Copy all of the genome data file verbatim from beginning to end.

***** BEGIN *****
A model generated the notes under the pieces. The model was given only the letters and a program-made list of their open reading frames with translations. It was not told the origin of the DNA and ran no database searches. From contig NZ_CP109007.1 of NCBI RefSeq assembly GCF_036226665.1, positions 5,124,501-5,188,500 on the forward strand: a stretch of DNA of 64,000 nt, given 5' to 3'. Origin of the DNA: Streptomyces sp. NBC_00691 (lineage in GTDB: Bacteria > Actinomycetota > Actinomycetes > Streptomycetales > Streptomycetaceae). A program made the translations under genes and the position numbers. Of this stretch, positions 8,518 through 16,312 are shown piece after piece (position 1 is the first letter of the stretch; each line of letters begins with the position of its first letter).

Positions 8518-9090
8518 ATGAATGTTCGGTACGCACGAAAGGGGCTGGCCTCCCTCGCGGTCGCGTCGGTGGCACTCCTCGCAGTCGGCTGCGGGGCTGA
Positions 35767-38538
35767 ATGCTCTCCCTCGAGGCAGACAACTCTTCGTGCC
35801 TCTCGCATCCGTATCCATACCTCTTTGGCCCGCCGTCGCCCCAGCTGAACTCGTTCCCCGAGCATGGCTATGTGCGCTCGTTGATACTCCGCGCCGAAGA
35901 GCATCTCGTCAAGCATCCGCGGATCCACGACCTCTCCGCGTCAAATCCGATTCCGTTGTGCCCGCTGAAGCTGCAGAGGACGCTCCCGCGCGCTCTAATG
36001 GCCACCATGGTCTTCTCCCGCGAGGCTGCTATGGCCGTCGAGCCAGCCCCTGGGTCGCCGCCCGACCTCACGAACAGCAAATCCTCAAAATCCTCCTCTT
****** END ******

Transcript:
A model generated the notes under the pieces. The model was given only the letters and a program-made list of their open reading frames with translations. It was not told the origin of the DNA and ran no database searches. From contig NZ_CP109007.1 of NCBI RefSeq assembly GCF_036226665.1, positions 5,124,501-5,188,500 on the forward strand: a stretch of DNA of 64,000 nt, given 5' to 3'. Origin of the DNA: Streptomyces sp. NBC_00691 (lineage in GTDB: Bacteria > Actinomycetota > Actinomycetes > Streptomycetales > Streptomycetaceae). A program made the translations under genes and the position numbers. Of this stretch, positions 8,518 through 16,312 are shown piece after piece (position 1 is the first letter of the stretch; each line of letters begins with the position of its first letter).

Positions 8518-9090
8518 ATGAATGTTCGGTACGCACGAAAGGGGCTGGCCTCCCTCGCGGTCGCGTCGGTGGCACTCCTCGCAGTCGGCTGCGGGGCTGA
Positions 35767-38538
35767 ATGCTCTCCCTCGAGGCAGACAACTCTTCGTGCC
35801 TCTCGCATCCGTATCCATACCTCTTTGGCCCGCCGTCGCCCCAGCTGAACTCGTTCCCCGAGCATGGCTATGTGCGCTCGTTGATACTCCGCGCCGAAGA
35901 GCATCTCGTCAAGCATCCGCGGATCCACGACCTCTCCGCGTCAAATCCGATTCCGTTGTGCCCGCTGAAGCTGCAGAGGACGCTCCCGCGCGCTCTAATG
36001 GCCACCATGGTCTTCTCCCGCGAGGCTGCTATGGCCGTCGAGCCAGCCCCTGGGTCGCCGCCCGACCTCACGAACAGCAAATCCTCAAAATCCTCCTCTT